Rising Number of Remote Workers Presents Challenges and Opportunities, Says Jeff Nock of Iowa
The number of employees working from home was on the rise, even before the COVID-19 pandemic. The number of remote workers had increased 44 percent from 2015 to 2020 and totaled 4.7 million people in February 2020, according to FlexJobs. This trend can lead to employees that are more engaged if companies lead remote workers effectively, says Jeff Nock Iowa.
Companies can help assure the success of remote workers by establishing clear expectations around working from home, says Jeff Nock. For example, what hours an employee is expected to work to how much flexibility is allowed or encouraged, clear expectations allow employees to establish routines that better ensure their good morale and higher productivity. Expectations can also include security standards, how often an employee should provide updates to management and other team members, and when an employee will be available for team meetings. Companies want to ensure that they don’t have to go looking for an employee to provide a key update but that they also empower employees to have some flexibility with their work time.
Autonomy and Flexibility
Allowing employees to work remotely even when the pandemic is over is a good way to engage some employees who have complex schedules and are motivated by autonomy and flexibility. The key, however, is that managers lead by setting goals and allow these employees to meet the goals in their own ways, rather than by micromanaging, says Jeff Nock Iowa. Not all employees are as motivated by working at home as others, however. A good manager will know which employees will need more structure and support, especially if they will continue to work remotely after the pandemic, says Jeff Nock Iowa.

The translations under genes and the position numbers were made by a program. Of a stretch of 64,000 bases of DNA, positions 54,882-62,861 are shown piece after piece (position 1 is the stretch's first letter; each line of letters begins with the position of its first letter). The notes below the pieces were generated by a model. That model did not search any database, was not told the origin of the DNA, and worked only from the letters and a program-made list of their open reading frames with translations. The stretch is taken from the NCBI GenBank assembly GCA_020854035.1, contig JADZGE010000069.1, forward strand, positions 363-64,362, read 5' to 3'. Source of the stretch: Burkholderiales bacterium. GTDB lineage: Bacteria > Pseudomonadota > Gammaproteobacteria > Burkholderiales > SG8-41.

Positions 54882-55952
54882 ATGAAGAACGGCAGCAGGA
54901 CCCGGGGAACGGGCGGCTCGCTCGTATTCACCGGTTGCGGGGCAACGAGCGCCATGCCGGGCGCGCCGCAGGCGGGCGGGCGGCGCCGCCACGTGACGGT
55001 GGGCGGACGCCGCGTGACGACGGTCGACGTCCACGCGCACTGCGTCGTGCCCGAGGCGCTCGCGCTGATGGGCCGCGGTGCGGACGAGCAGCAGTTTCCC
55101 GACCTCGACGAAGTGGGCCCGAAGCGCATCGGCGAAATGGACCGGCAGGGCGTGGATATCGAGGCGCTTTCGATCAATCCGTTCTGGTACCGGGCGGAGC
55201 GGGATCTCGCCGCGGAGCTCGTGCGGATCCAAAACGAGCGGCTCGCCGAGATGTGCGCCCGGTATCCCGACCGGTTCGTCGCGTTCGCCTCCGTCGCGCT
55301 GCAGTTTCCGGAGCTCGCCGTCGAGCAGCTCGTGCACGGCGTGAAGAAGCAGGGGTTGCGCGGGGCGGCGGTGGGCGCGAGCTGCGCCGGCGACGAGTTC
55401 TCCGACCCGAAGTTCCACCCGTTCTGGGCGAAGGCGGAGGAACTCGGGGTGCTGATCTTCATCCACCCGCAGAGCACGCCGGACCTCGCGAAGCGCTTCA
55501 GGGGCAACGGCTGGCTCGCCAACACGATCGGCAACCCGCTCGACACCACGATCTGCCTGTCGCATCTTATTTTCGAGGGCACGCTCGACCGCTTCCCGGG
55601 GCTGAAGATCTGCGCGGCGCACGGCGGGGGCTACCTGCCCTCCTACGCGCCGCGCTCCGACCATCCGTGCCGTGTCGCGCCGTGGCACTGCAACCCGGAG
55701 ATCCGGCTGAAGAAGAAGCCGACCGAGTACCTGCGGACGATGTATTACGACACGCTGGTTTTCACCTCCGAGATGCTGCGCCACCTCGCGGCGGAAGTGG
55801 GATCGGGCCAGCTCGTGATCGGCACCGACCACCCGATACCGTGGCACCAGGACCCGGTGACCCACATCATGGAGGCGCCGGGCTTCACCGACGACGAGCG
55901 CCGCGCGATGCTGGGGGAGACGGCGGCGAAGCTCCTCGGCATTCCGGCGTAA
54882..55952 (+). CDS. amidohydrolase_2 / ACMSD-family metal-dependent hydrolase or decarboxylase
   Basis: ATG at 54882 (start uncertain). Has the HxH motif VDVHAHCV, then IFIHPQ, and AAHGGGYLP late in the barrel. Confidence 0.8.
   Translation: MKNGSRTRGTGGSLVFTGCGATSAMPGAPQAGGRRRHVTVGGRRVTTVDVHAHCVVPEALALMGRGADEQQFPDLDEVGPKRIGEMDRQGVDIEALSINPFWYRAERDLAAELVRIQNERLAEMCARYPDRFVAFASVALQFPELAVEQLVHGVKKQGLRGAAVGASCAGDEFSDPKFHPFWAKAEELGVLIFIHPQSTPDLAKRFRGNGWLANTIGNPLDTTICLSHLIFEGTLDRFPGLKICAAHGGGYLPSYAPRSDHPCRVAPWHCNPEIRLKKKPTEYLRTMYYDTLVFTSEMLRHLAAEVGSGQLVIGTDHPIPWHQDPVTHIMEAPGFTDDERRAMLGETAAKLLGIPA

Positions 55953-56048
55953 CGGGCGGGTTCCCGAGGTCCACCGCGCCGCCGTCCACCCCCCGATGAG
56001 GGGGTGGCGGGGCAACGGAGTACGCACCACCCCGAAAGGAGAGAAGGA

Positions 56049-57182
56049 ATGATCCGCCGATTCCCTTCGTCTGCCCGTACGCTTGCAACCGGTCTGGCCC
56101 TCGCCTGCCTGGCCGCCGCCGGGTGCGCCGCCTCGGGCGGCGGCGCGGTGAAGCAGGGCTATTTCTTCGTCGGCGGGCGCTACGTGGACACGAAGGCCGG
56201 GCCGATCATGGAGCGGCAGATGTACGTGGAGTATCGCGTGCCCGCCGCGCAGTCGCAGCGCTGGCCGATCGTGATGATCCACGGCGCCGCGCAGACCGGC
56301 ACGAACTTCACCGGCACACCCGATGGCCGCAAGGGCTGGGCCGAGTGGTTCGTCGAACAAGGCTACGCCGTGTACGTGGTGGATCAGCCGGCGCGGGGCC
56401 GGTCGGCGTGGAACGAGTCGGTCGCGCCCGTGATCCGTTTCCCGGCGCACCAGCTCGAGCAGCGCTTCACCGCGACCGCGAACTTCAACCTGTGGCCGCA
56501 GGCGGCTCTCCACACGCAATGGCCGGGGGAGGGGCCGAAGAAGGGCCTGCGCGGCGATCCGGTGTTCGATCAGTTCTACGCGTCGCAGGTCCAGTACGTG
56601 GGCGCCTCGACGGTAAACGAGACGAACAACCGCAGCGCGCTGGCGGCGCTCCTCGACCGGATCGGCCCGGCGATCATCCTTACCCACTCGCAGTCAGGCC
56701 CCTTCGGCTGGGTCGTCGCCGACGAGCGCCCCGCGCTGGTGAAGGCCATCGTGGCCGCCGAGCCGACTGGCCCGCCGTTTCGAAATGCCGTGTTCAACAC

With everything it does, company leadership will want to build a culture of trust and transparency to keep employees engaged and productive.
Communication is a key factor in employee engagement. Team meetings conducted using an audio/visual platform, such as Zoom and Slack, can help by allowing employees to see and interact with each other as well as managers. Providing some time before and after the meeting for informal chitchat is also a good way to build camaraderie and teamwork. Management also can use technology effectively to communicate goals and evaluation metrics, showing employees how they are performing to those metrics in real-time, says Jeff Nock Iowa.
Jeff Nock Iowa is the founder, president, and CEO of Prescient Consulting. Jeff Nock and team help funded early-stage and mid-cap companies achieve their vision and growth goals. Prescient does this by offering services that include C-Level mentoring, application development, strategic planning, business planning, business model ideation/evolution, market analysis, competitive niche analysis, business development, operational efficiencies, and brand evolution. Jeff Nock Iowa and his team at Prescient have helped organizations in a variety of industries including software platforms, ed-tech, manufacturing, finance, health care, medical device, retail, hospitality, e-commerce, and nonprofit.
Jeff Nock Iowa has more than 30 years of leadership experience and excels at growing companies and nonprofits. He has served as CEO of Goodwill of the Heartland. He served as an entrepreneur in residence at the University of Iowa, where he oversaw the exponential growth of Student Ventures as part of the University of Iowa’s John Pappajohn Entrepreneurial Center. He also led a struggling traditional forms printer through a turnaround that resulted in the company being sold for twice its worth. He has a Master of Science in Management from Regis University and a Bachelor of Science in Political Science from the University of Colorado at Boulder.
Jeff Nock Iowa is the father of four children. A Christian, he also gives to charities within his community.